Thats mostly due to a crop of young, talented chefs who, instead of jutting off to larger cities like New York or Chicago, are staying in the City of Brotherly Love to build a community of inventive, world-class eateries that are bringing top-notch flavors and amazing vibes to every corner of the city.

    These spots have nabbed national attention and give Philadelphians the chance to not only enjoy the foods weve always loved (hello, red sauce and meatballs!) but work in a range of dishes from across the globe from Israeli to Japanese to elegant vegan.

    This list represents the places that locals love the most the ones we talk about and return to over and over again. It includes a range of amazing places to eat and drink that are located in some of the best neighborhoods in the city and that fit every kind of budget from the pricey spots for special-occasion dinners to more casual options for any old Saturday night.

Philadelphia Offbeat activities

Free or cheap things to do

1. Visit the Magic Gardens: Explore this world of mosaics and murals, created by local artist Isaiah Zagar.

2. Spend the day at Spruce Street Harbor Park: An oasis of gardens, boardwalk, and hammocks right on the Delaware River.

3. Take a Ghost Tour: Take a spooky guided tour around the old neighborhoods of Philadelphia, and learn some of the citys haunted history.

4. See a Movie at the Ritz Movie Theater: An historic movie theater located in the heart of Old City, Philadelphia.

5. Take a Brewery Tour: Learn about Philadelphia's rich brewing history and sample some of the best craft beers in the city.

6. Explore the Eastern State Penitentiary: Take a tour of this infamous prison and learn about its fascinating history.

7. Visit the M_tter Museum: A medical museum filled with strange and fascinating artifacts from the world of medicine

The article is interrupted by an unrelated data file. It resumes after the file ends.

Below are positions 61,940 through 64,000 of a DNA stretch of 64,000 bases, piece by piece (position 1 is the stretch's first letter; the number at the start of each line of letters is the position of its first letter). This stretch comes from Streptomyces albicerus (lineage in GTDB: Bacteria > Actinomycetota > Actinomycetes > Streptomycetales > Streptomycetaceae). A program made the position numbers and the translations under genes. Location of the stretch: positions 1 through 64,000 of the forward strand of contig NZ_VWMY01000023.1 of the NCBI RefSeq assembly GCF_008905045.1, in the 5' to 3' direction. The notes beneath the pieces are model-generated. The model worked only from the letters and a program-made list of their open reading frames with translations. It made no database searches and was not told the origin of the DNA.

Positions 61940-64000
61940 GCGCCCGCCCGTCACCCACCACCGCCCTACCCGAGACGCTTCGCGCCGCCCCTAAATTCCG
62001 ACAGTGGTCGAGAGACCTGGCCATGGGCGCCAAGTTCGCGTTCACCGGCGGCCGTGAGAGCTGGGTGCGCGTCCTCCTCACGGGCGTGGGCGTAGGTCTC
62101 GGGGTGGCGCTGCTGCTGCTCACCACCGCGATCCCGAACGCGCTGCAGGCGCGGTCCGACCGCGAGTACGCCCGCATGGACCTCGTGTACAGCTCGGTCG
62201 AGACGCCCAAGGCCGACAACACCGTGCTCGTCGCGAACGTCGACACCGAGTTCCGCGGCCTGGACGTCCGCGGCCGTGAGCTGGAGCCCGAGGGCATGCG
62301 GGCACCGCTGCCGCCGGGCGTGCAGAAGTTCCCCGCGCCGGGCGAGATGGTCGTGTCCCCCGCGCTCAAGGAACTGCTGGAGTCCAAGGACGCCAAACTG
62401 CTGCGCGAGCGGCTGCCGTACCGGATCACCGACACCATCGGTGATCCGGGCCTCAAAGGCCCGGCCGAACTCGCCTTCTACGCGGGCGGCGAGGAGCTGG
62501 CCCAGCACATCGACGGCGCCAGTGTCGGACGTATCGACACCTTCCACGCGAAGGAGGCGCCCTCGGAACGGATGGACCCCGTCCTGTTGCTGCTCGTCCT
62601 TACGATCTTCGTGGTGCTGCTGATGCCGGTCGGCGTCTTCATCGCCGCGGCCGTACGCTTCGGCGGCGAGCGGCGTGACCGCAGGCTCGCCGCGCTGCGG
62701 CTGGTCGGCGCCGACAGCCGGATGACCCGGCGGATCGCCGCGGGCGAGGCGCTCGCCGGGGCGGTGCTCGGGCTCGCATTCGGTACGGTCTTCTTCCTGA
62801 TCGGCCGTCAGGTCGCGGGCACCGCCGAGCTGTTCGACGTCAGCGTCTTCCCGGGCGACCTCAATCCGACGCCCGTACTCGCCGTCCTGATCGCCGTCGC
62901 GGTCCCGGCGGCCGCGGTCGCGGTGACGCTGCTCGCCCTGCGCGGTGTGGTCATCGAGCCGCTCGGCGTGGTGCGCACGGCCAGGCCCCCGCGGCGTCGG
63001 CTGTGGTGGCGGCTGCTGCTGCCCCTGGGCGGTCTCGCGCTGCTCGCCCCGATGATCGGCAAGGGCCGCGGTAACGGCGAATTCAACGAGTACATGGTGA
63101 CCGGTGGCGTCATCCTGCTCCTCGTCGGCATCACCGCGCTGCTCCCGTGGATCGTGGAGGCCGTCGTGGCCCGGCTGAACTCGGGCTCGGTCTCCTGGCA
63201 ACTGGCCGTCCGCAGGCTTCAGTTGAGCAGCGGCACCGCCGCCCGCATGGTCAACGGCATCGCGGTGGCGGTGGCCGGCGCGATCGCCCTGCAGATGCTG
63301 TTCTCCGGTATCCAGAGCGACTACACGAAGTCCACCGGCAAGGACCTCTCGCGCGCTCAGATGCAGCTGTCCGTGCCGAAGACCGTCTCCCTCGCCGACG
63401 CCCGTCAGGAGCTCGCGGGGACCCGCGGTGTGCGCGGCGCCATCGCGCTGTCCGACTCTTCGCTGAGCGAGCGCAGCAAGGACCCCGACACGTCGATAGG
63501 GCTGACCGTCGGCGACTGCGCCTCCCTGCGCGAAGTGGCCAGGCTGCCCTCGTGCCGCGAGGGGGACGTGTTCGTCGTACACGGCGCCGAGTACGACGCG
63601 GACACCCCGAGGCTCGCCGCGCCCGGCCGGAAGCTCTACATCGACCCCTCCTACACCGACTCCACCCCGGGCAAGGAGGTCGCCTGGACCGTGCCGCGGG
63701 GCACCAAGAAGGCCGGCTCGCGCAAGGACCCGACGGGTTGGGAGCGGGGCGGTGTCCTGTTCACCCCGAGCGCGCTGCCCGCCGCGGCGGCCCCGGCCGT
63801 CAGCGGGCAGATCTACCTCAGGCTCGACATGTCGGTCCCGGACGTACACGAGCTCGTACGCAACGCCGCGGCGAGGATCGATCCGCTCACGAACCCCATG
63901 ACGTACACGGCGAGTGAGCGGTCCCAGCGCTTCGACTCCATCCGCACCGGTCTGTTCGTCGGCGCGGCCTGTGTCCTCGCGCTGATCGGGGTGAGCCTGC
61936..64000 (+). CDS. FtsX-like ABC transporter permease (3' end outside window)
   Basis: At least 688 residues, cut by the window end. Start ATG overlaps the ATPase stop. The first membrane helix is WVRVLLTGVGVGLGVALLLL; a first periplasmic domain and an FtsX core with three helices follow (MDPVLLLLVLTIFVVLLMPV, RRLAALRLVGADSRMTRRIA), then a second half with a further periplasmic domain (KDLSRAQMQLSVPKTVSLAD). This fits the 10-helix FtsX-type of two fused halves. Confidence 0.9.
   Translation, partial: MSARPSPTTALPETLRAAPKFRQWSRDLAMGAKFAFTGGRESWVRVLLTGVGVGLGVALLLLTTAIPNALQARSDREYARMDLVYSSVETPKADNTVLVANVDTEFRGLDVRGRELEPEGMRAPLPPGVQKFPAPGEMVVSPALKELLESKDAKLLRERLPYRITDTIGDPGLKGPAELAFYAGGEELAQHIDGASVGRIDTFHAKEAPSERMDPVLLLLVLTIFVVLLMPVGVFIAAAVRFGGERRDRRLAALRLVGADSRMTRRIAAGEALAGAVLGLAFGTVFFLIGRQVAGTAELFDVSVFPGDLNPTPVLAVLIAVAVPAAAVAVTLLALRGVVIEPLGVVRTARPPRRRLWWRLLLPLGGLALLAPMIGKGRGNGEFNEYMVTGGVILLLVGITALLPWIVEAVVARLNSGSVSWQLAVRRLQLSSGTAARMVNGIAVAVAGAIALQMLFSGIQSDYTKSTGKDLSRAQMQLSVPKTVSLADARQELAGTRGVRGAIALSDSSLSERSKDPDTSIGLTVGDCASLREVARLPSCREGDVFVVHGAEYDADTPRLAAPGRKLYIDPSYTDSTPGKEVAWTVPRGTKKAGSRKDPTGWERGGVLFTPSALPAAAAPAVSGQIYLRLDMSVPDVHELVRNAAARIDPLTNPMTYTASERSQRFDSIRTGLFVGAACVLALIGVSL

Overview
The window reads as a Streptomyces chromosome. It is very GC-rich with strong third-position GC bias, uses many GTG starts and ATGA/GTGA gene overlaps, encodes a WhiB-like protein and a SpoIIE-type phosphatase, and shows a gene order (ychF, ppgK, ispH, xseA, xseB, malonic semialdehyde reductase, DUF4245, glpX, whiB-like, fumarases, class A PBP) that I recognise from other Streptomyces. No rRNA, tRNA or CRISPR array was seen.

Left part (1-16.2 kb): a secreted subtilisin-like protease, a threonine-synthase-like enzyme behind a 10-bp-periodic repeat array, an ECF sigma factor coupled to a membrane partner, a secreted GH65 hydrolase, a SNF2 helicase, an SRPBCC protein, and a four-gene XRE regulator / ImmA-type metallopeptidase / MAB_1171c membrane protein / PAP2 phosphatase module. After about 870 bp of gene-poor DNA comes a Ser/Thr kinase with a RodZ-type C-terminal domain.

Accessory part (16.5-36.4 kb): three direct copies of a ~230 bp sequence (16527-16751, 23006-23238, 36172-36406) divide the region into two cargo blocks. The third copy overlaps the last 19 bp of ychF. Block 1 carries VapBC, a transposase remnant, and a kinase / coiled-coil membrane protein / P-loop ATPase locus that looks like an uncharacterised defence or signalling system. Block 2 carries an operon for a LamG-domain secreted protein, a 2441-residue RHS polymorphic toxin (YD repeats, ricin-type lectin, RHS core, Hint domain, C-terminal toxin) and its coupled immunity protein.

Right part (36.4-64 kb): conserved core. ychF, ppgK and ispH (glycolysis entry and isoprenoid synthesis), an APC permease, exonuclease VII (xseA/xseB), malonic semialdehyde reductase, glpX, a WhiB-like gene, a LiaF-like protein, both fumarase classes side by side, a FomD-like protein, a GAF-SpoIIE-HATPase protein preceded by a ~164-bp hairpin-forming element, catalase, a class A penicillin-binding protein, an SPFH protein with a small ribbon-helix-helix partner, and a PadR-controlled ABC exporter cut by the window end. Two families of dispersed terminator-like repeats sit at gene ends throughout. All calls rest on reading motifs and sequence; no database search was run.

Offbeat activites
Kid friendly

Fun things to do in with kids

Free or cheap things to do

1. Philadelphia Magic Garden
Little ones will love wandering through this whimsical space, its winding walls filled with colorful glass and tiled mosaics. First, stop by the front desk to snag your scavenger hunt card then explore interactive corners where kids can touch tiles, tools and hear stories about the space. Drop in for free daily tours that will teach all about the gardens muralist, Isaiah Zagar, and be sure to check the website for monthly special events, like family-friendly crafternoons and live musical performances after-hours.

2. Smith Memorial Playground & Playhouse
With rope mountains to climb and slides to zoom down galore, this 16,000-square0foot playhouse is every childs dream come true. Younger tots will love roaming and hiding in the three-storied playhouse while older kids eagerly explore nearly seven acres of jungle gym fantasies. But beware, adventurers of all ages will quickly become addicted to the famous 39-foot-long slide with a daring (but kid-friendly!) 13-foot wide slope. Prepare to hear one too many Just 5 more minutes?

3. Please Touch Museum